137. 137. Constructors in derived classes  Inheritance doesn’t just copy the interface of the base class  An object of derived class contains within it a subobject of base class – as if wrapped  Java automatically inserts calls to the base class constructor in the derived-class constructor  Capable of handling only default constructors  Construction happens from base “outward”  If you want specific constructore to be called, use “super”
  138. 138. Types of Inheritance  Single Inheritance  Only one direct base class  Multiple Inheritance  More than one direct base class – not allowed in Java  Multi-Level Inheritance  Base class in turn is also a derived class from some other base class  Hierarchical Inheritance  One base class and many derived classes  Hybrid Inheritance  Combination: multiple + multi-level or multiple + hierarchical
  139. 139. Types of Inheritance  Public Inheritance  Private Inheritance  Protected Inheritence  In a public inheritance, public and protected members of the base class remain public and protected members of the derived class.  In a protected inheritance, public and protected members of the base class are protected members of the derived class.  In a private inheritance, public and protected members of the base class become private members of the derived class.
  140. 140. Composition vs Inheritance  Composition is more flexible  members are typically private  thus allowing to change them without affecting the consumers  allows changing the member objects at run time to dynamically change the behavior of the program  Inheritance on the other hand must put compile time restrictions on classes created with inheritance  When you want features and not interface – use composition  Car doesn’t contain a vehicle it is a vehicle
  141. 141. Abstract Classes and Methods  Abstract method – only declaration and no method body  abstract void f();  A class containing abstract methods is called an abstract class  You cannot instantiate an abstract class  Derived class must provide method definitions for all abstract methods, otherwise it itself will have to be abstract  An abstract class may not have any abstract method  when you simply want to prevent instantiation
  142. 142. Final classes and methods  “This cannot be changed”  final data  final methods  final classes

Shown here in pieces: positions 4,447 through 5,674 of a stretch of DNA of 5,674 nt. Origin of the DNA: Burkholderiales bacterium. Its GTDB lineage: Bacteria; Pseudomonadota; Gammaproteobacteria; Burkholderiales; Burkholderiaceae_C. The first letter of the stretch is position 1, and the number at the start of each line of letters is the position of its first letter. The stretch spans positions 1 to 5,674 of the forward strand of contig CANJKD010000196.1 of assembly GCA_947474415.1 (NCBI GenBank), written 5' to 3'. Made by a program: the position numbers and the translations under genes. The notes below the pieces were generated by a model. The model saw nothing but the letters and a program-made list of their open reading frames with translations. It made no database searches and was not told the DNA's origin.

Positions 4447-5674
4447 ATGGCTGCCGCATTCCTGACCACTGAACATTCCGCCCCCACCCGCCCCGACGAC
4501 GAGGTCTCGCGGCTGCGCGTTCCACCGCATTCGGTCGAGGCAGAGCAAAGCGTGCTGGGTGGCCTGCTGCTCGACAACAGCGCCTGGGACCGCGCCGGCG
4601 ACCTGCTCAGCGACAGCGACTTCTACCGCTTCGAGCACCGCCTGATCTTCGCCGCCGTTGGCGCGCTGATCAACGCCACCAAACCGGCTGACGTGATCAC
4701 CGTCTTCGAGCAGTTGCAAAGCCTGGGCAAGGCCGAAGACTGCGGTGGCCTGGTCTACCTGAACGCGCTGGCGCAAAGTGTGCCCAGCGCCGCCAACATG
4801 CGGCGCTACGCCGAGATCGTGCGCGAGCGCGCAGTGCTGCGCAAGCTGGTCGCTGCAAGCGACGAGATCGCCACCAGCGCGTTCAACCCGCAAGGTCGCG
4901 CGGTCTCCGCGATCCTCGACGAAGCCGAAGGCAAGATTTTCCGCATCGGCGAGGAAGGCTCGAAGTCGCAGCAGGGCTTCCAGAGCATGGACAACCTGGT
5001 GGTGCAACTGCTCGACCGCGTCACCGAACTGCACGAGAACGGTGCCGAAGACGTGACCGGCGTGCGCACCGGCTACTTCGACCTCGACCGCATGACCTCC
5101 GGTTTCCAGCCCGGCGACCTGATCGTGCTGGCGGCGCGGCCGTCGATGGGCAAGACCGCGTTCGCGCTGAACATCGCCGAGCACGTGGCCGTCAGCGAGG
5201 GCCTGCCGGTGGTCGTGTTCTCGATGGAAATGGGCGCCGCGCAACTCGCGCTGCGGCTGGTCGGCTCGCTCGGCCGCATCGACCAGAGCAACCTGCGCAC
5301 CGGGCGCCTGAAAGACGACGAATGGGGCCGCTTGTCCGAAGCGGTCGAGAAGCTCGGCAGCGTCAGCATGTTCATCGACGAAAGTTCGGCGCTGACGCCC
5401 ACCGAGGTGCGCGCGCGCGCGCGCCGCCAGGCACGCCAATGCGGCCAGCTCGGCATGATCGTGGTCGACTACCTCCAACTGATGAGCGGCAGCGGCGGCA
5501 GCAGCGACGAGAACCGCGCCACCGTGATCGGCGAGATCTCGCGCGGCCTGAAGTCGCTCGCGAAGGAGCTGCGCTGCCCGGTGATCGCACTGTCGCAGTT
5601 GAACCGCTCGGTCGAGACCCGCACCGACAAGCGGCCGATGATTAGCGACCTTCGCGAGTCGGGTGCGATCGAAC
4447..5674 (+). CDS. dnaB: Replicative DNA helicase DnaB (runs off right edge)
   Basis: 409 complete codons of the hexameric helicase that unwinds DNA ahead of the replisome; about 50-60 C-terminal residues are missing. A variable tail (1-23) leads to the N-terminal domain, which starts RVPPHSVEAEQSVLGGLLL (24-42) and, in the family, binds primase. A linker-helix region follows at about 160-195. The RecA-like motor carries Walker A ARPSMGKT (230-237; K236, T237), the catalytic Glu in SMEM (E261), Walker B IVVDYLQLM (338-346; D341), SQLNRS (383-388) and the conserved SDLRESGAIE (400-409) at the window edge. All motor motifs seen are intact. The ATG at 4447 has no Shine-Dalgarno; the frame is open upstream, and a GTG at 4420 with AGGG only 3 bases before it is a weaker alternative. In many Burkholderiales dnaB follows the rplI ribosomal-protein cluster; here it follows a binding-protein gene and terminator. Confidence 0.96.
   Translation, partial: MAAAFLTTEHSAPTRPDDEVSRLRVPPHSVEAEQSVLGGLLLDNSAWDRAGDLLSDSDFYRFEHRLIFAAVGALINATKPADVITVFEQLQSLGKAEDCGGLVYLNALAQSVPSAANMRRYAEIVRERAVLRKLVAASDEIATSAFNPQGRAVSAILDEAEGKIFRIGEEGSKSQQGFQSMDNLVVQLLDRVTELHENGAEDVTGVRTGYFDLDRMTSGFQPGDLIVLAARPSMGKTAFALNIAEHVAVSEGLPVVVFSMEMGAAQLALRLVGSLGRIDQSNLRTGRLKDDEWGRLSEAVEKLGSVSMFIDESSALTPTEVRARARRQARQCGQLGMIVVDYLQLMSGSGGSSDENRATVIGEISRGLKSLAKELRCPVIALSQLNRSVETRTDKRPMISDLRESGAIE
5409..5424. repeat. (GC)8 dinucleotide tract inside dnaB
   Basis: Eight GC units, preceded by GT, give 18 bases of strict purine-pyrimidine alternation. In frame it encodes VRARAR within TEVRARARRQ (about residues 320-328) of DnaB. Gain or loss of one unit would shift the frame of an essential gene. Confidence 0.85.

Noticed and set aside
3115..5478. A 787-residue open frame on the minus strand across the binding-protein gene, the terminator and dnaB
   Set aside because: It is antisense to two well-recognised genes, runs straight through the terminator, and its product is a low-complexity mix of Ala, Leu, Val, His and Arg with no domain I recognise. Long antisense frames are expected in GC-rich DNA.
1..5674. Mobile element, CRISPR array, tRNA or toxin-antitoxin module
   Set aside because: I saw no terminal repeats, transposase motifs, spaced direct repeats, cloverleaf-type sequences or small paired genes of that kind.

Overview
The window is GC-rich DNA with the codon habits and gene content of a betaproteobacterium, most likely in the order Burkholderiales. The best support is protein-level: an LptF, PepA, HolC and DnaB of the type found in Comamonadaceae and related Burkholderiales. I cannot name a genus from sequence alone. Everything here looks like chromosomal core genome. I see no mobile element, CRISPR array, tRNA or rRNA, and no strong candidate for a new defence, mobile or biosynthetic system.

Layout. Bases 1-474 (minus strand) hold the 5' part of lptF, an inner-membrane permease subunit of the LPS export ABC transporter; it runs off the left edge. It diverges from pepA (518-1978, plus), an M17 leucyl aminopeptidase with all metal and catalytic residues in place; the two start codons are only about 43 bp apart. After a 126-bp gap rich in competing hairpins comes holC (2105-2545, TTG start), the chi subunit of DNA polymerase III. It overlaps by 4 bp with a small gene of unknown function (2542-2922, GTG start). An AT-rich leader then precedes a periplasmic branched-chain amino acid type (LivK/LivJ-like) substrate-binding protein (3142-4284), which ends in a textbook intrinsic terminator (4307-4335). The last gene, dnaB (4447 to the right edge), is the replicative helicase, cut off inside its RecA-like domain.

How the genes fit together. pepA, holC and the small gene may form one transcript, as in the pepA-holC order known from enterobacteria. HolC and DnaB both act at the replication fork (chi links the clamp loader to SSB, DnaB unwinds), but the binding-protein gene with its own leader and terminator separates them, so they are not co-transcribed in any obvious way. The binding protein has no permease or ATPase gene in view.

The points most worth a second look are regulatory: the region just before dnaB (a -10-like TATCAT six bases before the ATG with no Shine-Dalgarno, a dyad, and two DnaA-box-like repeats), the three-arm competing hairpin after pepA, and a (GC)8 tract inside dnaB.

143. 143. final data  To indicate that this piece of data is constant  compile time constant  allows calculations to be done at compile time, avoiding any run- time overhead  final float PI=3.14;  final vs static – don’t get confused!  run-time constant  Random rand = new Random();  private final int i = rand.nextInt(20);  final primitive – value is constant  final object – reference is constant  final arguments to methods
  144. 144. final methods  To prevent overriding – like a lock  Also used for efficiency  compiler may turn final methods into inline calls  replacing the method call with a copy of actual code in the method body  for large methods, this doesn’t give much improvement – compiler is wise to decide when to do and when not to  private methods in a class are implicitly final  “overriding” a private method – compiler doesn’t give an error!  Caution: you have just created a new method!
  145. 145. final classes  Lock the class to prevent any sub-classing  All methods in a final class are implicitly final
  146. 146. Interfaces  Abstract provides a part of interface without providing corresponding implementation  Interface provides no implementation at all  Provides only form, no implementation  Allows multiple inheritance to be implemented in some way by allowing a class to be upcasted to more than one base type  Interface can contain fields, but they are implicitly static and final  Interface methods are implicitly public  Used to establish a “protocol” between classes  You can upcast to any of these and it works the same way  regular class  abstract class  interface
  147. 147. Exception Handling  It is ideal to catch errors at compile time  How does one piece of code tell the other piece of code that an error has occurred and something different needs to be done?  Java enforces a formal structure around errors, called exceptions  Exception handling – some error has happened, now either I know how to handle it or I pass it above for somebody else to handle it  Separates “regular” logic with “exception” logic
  148. 148. Exception Handling  By throwing an exception, you relegate the problem to a higher context  Division – worth checking for “zero”  if you know how to deal with “zero” denominator, fine  else you “throw” an exception  if (den == 0)  throw new Exception(“Denominator is zero!”);  Execution continues by looking for the exception handler
  149. 149. Exception Handling  Two constructors in all standard exceptions  default  String argument  “throw” causes the method to return – but to a different special place and with a special object as return value  Typically you will throw a different class of exception for each different type of error  NullPointerException  FileNotFoundException  Standard vs User Defined Exceptions